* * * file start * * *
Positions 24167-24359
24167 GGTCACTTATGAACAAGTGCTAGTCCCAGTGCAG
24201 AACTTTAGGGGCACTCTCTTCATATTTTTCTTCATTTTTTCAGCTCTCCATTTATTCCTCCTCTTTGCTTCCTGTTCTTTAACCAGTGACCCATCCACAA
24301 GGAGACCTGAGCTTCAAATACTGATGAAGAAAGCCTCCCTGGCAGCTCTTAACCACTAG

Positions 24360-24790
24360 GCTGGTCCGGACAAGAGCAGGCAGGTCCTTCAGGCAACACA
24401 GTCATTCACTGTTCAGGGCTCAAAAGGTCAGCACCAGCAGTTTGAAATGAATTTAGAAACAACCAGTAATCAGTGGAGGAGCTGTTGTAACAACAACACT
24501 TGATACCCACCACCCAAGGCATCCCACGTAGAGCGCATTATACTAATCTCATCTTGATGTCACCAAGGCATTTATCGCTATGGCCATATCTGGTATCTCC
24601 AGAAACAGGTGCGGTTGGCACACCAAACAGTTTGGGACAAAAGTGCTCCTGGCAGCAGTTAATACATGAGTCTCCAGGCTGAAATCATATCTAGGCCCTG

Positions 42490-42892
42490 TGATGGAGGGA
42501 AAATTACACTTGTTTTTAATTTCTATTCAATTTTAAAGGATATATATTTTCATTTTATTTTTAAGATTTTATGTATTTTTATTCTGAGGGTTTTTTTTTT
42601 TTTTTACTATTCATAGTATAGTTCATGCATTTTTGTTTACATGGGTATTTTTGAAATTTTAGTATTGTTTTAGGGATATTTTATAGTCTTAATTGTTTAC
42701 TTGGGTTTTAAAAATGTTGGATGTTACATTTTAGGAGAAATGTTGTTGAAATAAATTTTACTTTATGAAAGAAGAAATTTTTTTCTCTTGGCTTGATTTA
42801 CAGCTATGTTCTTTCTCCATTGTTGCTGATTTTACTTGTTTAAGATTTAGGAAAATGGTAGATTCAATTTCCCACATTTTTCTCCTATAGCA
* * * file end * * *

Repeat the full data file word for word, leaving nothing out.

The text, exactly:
Positions 24167-24359
24167 GGTCACTTATGAACAAGTGCTAGTCCCAGTGCAG
24201 AACTTTAGGGGCACTCTCTTCATATTTTTCTTCATTTTTTCAGCTCTCCATTTATTCCTCCTCTTTGCTTCCTGTTCTTTAACCAGTGACCCATCCACAA
24301 GGAGACCTGAGCTTCAAATACTGATGAAGAAAGCCTCCCTGGCAGCTCTTAACCACTAG

Positions 24360-24790
24360 GCTGGTCCGGACAAGAGCAGGCAGGTCCTTCAGGCAACACA
24401 GTCATTCACTGTTCAGGGCTCAAAAGGTCAGCACCAGCAGTTTGAAATGAATTTAGAAACAACCAGTAATCAGTGGAGGAGCTGTTGTAACAACAACACT
24501 TGATACCCACCACCCAAGGCATCCCACGTAGAGCGCATTATACTAATCTCATCTTGATGTCACCAAGGCATTTATCGCTATGGCCATATCTGGTATCTCC
24601 AGAAACAGGTGCGGTTGGCACACCAAACAGTTTGGGACAAAAGTGCTCCTGGCAGCAGTTAATACATGAGTCTCCAGGCTGAAATCATATCTAGGCCCTG

Positions 42490-42892
42490 TGATGGAGGGA
42501 AAATTACACTTGTTTTTAATTTCTATTCAATTTTAAAGGATATATATTTTCATTTTATTTTTAAGATTTTATGTATTTTTATTCTGAGGGTTTTTTTTTT
42601 TTTTTACTATTCATAGTATAGTTCATGCATTTTTGTTTACATGGGTATTTTTGAAATTTTAGTATTGTTTTAGGGATATTTTATAGTCTTAATTGTTTAC
42701 TTGGGTTTTAAAAATGTTGGATGTTACATTTTAGGAGAAATGTTGTTGAAATAAATTTTACTTTATGAAAGAAGAAATTTTTTTCTCTTGGCTTGATTTA
42801 CAGCTATGTTCTTTCTCCATTGTTGCTGATTTTACTTGTTTAAGATTTAGGAAAATGGTAGATTCAATTTCCCACATTTTTCTCCTATAGCA